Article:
When someone tips me off to a new iPhone and iPad game that’s really cool I suddenly have a serious time management problem. That’s exactly what happened with Scalek, a puzzle game that’s easy to learn yet challenging enough to keep you playing without getting too frustrated. The goal is to put all the pieces in the correct place on three dimensional objects. Shapes can wrap around sides, fit inside each other, match colors, and more. It’s simple, challenging, and addicting all at the same time. Scalek is US$1.99 and available on Apple’s App Store.
Recent Articles By Jeff Gamet [RSS]
Netflix isn’t holding back on its original content and could spend US$13 billion this year on its shows and movies. To put that in perspective, Apple is moving aggressively with its $1 billion investment in original content and still well above more traditional content creators. David Z. Morris writing at Fortune said,
Netflix will spend $12-13 billion on original programming this year. That’s much more than the $8 billion it planned to spend as of October 2017. It would also be vastly more than legacy studios are spending: HBO spent $2.5 billion on content in 2017, and even CBS spent just $4 billion.
The streaming media company has plans for 82 feature films this year, and could be spending $22.5 billion a year on content by 2022. That moves the bar for Amazon, HBO, Hulu, and now Apple.
iOS 11.4.1’s USB Restricted Mode blocks anyone from using the Lightning port to hack into your iPhone or iPad, but a security researcher says it’s stunningly easy to work around.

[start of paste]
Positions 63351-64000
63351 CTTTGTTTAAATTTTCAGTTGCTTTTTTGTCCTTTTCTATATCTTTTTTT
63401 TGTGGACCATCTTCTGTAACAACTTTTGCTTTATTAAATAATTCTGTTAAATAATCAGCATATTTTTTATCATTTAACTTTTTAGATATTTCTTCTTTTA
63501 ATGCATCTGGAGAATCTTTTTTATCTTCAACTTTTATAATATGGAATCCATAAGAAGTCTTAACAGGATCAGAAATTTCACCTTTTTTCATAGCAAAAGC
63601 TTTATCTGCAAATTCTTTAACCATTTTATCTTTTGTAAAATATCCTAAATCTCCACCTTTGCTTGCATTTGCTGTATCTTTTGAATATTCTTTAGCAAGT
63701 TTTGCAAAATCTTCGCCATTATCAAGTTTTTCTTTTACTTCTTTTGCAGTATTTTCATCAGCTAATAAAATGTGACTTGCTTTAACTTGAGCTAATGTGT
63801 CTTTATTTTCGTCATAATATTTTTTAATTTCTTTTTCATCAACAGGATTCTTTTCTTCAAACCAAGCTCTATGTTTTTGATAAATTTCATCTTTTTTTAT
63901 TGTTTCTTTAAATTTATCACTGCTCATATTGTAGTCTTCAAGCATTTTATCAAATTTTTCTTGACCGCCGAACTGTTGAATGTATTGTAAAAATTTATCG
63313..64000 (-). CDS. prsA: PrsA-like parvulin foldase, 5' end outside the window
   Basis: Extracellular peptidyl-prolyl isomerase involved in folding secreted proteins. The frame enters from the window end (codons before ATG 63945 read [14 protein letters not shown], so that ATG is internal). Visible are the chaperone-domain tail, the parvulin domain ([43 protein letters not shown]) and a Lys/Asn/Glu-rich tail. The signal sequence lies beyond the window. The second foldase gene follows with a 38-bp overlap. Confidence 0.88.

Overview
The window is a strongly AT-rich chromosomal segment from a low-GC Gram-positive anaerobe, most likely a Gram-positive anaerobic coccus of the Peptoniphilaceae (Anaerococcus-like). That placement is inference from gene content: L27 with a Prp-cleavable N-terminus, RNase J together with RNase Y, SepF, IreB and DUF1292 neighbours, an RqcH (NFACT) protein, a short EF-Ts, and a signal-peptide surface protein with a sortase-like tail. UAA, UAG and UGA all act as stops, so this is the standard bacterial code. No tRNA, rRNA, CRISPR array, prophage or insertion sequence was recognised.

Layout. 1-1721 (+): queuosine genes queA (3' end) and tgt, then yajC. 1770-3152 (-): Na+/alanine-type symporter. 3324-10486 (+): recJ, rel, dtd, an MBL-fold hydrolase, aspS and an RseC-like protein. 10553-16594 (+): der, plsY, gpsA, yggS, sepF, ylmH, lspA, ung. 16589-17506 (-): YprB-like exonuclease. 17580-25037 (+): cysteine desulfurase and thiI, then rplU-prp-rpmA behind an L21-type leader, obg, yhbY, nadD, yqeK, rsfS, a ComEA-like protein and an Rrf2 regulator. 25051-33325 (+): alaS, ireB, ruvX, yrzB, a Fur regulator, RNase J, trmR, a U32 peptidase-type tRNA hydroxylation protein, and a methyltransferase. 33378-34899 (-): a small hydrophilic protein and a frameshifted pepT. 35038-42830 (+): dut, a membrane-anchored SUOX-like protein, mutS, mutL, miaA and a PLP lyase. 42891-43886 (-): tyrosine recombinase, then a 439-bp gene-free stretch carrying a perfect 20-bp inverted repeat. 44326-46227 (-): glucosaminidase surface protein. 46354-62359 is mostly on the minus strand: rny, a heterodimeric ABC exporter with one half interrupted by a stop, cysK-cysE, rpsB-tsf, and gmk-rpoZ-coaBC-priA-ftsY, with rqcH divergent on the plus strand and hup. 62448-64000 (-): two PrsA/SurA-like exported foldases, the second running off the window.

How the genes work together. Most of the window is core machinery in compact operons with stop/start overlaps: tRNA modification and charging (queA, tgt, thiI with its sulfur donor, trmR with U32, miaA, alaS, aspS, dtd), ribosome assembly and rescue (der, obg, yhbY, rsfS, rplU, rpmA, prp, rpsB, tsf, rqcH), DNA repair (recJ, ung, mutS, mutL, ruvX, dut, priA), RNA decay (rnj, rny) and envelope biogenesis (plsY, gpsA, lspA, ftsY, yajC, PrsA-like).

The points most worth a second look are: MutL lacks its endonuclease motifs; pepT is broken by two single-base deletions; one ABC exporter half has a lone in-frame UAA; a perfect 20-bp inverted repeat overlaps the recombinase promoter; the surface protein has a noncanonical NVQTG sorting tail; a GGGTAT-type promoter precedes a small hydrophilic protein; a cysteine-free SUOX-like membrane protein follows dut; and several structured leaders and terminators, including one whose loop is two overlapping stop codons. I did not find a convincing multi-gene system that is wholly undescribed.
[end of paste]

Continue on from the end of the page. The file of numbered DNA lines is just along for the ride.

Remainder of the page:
Along with macOS High Sierra 10.13.6, Apple released iTunes 12.8 with AirPlay 2 support.
Apple released macOS High Sierra 10.13.6 on Monday, adding support for AirPlay 2. The update lets you play music through paired HomePods as well as multiple AirPlay 2-capable devices via iTunes.
John Martellaro and Andrew Orr join Jeff Gamet to look at the Timehop data breach, plus they share their thoughts on the state of government surveillance with facial recognition.
With Apple’s Shortcuts app now available for iOS 12 developer beta testers, the big question is, “What sort of automated actions can you create?” You can get started by checking out the Sharecuts website where you’ll find Shortcuts for uploading App Store links to Trello, getting your current location, sharing your own Shortcuts on Sharecuts, and more.
Steve Jobs was an interesting and fascinating man, and his interviews reflect that. If you’re interested in checking out his insights going back to 1980—well before the internet and smartphones—check out the All About Steve Jobs website. Their collection of interviews includes magazine articles along with videos from Rolling Stone, Playboy, Fortune, Smithsonian, and more.
China is running headstrong in to surveillance with facial recognition and is already using the technology to identify and arrest criminal suspects. Right now the country is experimenting with facial recognition glasses police can wear to look for potential arrest targets. It’s pretty creepy and growing by leaps and bounds with China expected to have some 300 million cameras installed by 2020. Philip Elmer-DeWitt says on his Apple 3.0 blog that the iPhone and iPad maker is getting in on the game, too. He says: